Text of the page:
Jewish South African Genealogy


Southern Africa Jewish Genealogy
Special Interest Group (SA-SIG)

Editor: Dr Saul Issroff
Copyright © 1999 Saul Issroff, Mike Getz, SAfrica SIG
and Jewishgen Inc.

Web-site URL:
This page URL:
File size: 2 A4 pages when printed
Revised: 23 December 1999
Webmaster: Roger Harris


levywed.jpg (47249 bytes)

The wedding of the Reverend Abraham Levy (a graduate of Jews College) to
Fanny Morris, daughter of Elizabeth Sandeman, Durban 1907

(Collection of Ann Sarzin).


Specific information about individuals or communities may often be obtained from the South African Jewish Board of Deputies. The Board controls cultural, educational, religious and social activities. They will arrange for publication of a family query in the Jewish press at no charge.

Synagogue records can provide a wealth of information.

Synagogues and communal records include:

These will generally give the full names and surnames of both parties, their ages, occupations, marriage authorisation certificates and the names of witnesses, and Rabbi. Marriage authorisation certificates and copy Ketubot (marriage certificates) and GETs (religious divorce documents) [Hebrew spelling: gimel,tet].
Synagogue Minute Books:
These can have very varied genealogical information; a secondary source.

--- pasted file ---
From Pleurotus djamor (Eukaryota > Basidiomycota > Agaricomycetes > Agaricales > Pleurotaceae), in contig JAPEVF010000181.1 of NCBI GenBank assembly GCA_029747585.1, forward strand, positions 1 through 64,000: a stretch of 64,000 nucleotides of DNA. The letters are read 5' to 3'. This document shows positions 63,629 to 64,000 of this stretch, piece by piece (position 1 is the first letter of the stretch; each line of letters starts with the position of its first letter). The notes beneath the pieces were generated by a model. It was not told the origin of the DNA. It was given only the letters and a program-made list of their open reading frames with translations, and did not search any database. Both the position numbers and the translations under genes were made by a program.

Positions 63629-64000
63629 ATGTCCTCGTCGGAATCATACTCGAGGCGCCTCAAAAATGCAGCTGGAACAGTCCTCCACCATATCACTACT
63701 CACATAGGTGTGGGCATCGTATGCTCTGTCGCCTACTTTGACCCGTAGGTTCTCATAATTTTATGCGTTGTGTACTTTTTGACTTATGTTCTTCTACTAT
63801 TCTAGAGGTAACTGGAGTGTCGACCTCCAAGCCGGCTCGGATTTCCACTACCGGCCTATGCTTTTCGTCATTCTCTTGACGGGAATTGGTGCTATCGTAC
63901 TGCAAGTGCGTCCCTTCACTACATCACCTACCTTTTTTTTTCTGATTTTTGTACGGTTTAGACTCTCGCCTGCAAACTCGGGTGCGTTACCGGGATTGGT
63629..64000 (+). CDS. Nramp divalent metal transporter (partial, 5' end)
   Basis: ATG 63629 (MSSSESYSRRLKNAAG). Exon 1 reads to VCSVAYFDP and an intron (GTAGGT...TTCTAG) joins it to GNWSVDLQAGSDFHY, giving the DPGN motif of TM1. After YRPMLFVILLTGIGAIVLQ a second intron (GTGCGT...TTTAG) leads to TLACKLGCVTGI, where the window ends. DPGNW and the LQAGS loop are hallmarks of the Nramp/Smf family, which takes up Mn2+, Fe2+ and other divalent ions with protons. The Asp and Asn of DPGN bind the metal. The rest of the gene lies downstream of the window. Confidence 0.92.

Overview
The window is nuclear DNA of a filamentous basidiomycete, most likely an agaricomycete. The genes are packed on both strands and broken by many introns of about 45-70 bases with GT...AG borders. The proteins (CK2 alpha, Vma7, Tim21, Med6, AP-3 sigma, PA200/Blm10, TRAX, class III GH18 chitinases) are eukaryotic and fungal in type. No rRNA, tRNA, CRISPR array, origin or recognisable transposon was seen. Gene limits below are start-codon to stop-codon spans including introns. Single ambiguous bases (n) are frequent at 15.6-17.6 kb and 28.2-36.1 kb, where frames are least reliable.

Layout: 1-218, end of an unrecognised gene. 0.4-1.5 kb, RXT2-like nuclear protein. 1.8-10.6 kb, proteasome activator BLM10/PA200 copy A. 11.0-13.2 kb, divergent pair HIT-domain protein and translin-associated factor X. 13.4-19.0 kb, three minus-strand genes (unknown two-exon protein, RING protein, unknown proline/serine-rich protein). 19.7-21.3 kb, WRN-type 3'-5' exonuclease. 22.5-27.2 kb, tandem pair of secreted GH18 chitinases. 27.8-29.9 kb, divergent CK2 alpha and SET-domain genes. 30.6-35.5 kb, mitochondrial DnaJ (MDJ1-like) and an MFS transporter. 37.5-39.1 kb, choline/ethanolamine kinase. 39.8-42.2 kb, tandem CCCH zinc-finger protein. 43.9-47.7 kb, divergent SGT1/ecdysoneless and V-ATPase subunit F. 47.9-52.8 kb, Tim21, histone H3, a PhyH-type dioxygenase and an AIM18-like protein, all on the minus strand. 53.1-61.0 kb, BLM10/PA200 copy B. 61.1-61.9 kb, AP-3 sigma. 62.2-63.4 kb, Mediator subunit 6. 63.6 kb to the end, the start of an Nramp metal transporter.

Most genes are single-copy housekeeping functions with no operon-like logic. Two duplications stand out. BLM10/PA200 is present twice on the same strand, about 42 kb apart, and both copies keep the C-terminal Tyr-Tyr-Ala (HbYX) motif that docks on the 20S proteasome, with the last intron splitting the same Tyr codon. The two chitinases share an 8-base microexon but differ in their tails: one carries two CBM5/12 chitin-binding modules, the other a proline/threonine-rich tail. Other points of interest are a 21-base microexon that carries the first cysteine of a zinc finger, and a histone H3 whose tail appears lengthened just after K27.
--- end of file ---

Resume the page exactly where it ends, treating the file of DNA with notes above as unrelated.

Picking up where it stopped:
Many communities have ceased to exist and their records can be found in the Board of Deputies Library or the Kaplan Centre, Cape Town.

Religious Institutions:

Orthodox : The Office of the Chief Rabbi is not very helpful. However they do answer written requests for copies of marriage and divorce certificates. (United Hebrew Congregation) There is also a strong Lubavich movement and smaller Sephardi and Masorti congregations. There are 48 Orthodox Religious groups listed in Johannesburg.

Reform communities keep separate records. Reform in South Africa is similar to Conservative in Great Britain. (United Progressive Jewish Congregation of Johannesburg). Many Jews remain with a strong identity but outside the religious net. Intermarriage is very common, but emigration is the main limiting factor to population growth.


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